Saturday, March 11, 2006

Somebody Get That Bleedin' Phone!

I once worked in a dismal open-plan office where the tightly packed MFI desks overflowed with computer kit, unfiled paperwork, and mouldering fast-food detritus. For some unaccountable reason there was a phone hidden under one jumbled bank of desks, lodged deep down amongst the tangled wires, old shoes and general filth. It was so far down it was impossible to reach, even for keen young blades out to impress. And nobody- including Office Services- had the faintest idea who might own it. For obvious reasons it was known as the Batphone.

Every few months it would ring. And ring. And ring. We knew there was nothing we could do, but it always made us tense. Was it just Commissioner Gordon again? Or somebody wanting to order Set Menu B for two persons? Or was it as we feared, an angry client, who would now definitely sack us for ignoring his calls?

I was reminded of this during the week, as I listened to the Public Accounts Committee grilling the Director of Public Prosecutions. They were quizzing him about the NAO report on the Crown Prosecution Service, which, as we blogged previously, is a tale of incompetence among our state prosecutors. In the US, they may have those smart DAs who look like a million dollars, always get the bad guys 10 to 20 in Sing Sing, and who end up running for the White House. But over here we apparently have a bunch of timeservers who are only working for the £568m pa CPS because they can't get a job with a real law firm. The report estimates CPS shortcomings cost us £24m pa, even before taking account of the villains who walk free because we fail to nail them.

According to the NAO, all kinds of cases collapse because the CPS lawyers aren't properly prepared, have mislaid files, or can't produce the appropriate evidence. But the thing that got most attention was this (para 3.20):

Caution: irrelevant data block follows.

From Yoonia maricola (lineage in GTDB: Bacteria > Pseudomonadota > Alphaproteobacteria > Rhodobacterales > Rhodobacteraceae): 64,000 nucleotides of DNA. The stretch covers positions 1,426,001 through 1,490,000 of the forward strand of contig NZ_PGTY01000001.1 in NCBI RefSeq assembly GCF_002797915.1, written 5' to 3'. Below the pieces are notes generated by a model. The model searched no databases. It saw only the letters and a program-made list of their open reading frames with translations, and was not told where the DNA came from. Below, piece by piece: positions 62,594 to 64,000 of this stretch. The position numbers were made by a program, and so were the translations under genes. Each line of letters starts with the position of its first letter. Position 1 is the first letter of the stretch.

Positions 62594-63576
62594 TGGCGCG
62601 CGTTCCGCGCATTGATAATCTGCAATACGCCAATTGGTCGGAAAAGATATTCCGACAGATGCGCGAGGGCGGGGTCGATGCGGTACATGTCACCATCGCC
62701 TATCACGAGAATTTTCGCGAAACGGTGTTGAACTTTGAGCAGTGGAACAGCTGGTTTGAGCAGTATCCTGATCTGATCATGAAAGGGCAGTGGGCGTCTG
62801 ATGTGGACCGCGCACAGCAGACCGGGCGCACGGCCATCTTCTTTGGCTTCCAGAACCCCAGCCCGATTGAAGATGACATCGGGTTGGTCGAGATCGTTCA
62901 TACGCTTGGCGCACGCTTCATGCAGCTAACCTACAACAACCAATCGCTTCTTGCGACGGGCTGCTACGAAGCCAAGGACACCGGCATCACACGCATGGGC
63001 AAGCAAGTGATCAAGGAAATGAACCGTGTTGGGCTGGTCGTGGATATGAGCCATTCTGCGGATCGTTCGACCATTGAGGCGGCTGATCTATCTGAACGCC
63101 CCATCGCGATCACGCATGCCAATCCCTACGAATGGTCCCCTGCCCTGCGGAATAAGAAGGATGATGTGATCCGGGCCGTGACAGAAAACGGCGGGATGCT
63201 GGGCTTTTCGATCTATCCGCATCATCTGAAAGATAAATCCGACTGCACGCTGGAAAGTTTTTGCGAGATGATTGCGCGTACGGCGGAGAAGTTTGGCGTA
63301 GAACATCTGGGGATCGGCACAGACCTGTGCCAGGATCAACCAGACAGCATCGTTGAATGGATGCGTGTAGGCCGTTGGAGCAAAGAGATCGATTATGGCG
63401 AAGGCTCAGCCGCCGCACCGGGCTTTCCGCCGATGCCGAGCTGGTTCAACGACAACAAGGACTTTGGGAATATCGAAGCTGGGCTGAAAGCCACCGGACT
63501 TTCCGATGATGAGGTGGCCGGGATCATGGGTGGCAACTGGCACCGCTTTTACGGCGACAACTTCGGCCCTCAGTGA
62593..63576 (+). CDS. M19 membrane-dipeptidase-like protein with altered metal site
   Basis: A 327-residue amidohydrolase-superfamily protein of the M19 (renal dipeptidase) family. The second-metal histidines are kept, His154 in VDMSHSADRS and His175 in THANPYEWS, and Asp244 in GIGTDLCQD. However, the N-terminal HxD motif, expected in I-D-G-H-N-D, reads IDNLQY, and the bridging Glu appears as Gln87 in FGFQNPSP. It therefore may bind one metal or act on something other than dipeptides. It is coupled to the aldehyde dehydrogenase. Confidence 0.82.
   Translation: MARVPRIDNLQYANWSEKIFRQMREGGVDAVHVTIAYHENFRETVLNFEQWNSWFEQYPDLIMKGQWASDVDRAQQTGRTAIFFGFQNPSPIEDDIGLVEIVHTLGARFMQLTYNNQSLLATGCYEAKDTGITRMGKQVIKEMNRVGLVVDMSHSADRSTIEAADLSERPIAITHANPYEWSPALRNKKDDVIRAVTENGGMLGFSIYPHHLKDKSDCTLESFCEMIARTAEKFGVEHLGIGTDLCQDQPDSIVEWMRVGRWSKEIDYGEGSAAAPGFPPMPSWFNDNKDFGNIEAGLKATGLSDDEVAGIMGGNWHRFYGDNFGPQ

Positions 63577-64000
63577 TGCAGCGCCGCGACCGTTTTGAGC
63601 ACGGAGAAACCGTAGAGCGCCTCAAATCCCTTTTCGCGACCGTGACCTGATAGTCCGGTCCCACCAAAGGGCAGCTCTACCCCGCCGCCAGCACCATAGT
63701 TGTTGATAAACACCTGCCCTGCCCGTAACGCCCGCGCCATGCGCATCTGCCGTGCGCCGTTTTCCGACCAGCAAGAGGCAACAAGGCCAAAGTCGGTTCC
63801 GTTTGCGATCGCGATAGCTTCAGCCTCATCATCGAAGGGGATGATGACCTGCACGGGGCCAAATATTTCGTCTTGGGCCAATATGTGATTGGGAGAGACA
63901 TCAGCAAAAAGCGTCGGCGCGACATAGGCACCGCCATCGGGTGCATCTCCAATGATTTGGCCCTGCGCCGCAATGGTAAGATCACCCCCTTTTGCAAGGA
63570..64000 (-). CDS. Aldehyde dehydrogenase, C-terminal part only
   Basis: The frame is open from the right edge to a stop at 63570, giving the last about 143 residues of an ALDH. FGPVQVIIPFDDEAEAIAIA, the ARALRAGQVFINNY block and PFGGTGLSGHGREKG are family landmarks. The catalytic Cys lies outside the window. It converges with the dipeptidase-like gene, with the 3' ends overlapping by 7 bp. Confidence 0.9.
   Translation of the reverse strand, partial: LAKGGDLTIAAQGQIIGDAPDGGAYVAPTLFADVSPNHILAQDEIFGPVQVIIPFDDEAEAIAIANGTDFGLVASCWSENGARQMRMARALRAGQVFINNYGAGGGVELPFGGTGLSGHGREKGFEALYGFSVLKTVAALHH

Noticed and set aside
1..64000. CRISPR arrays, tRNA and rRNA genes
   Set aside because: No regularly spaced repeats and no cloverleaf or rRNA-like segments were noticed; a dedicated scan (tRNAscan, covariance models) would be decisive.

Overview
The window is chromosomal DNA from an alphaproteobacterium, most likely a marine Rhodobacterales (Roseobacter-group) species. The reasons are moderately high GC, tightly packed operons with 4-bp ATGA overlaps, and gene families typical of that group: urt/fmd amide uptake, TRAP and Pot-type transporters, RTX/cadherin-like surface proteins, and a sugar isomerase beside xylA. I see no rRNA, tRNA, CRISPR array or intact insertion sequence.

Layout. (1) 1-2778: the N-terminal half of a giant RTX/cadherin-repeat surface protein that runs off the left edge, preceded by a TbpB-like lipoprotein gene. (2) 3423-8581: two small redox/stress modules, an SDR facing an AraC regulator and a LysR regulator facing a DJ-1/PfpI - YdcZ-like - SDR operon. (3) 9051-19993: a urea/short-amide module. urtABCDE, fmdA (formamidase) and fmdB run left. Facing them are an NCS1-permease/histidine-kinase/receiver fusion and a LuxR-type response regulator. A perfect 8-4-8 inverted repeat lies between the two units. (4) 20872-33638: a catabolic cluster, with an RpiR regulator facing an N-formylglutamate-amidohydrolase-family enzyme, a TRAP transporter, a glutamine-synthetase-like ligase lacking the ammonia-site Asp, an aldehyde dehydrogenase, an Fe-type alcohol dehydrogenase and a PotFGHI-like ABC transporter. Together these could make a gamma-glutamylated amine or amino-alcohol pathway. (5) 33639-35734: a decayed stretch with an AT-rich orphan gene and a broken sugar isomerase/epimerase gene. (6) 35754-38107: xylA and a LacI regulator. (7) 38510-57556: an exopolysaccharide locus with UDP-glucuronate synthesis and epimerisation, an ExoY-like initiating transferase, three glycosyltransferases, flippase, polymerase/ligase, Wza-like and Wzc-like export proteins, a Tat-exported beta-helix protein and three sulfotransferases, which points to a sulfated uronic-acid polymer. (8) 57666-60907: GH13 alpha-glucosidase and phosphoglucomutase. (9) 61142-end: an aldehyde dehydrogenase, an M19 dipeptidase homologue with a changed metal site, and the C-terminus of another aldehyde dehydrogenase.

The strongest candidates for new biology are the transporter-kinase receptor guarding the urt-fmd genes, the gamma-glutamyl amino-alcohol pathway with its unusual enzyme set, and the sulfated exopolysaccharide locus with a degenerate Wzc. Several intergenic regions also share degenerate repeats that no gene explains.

"It can be very difficult for the police, courts or defence solicitors to contact the Crown Prosecution Service lawyer responsible for a particular case. Most lawyers are out of the office, and either their office phones do not record messages or they are not answered in their absence."

It's fair to say PAC members were nonplussed. In this day and age how can CPS lawyers be uncontactable? One member produced a pager and a Blackberry, which he offered to supply for £49.95 apiece to CPS lawyers.

This is a classic case of jobsworth working culture. Because there are no customers in the normal sense of the term, those ringing phones are never going to be angry clients about to sack your firm. So why answer someone else's phone when it's only going to land you with more work?

Best keep your head down and hope it's just Commissioner Gordon again.

PS Even for dedicated small staters like me, the criminal justice system is one area where the state really has to be in charge. And despite the NAO report, the DPP actually seems like a man who wants to change things for the better. He's only been there for two years and he is afterall a fun lovin' criminal himself. He's promised to implement the NAO recommendations, so maybe somebody will be getting the phones in future. We'll watch with interest.

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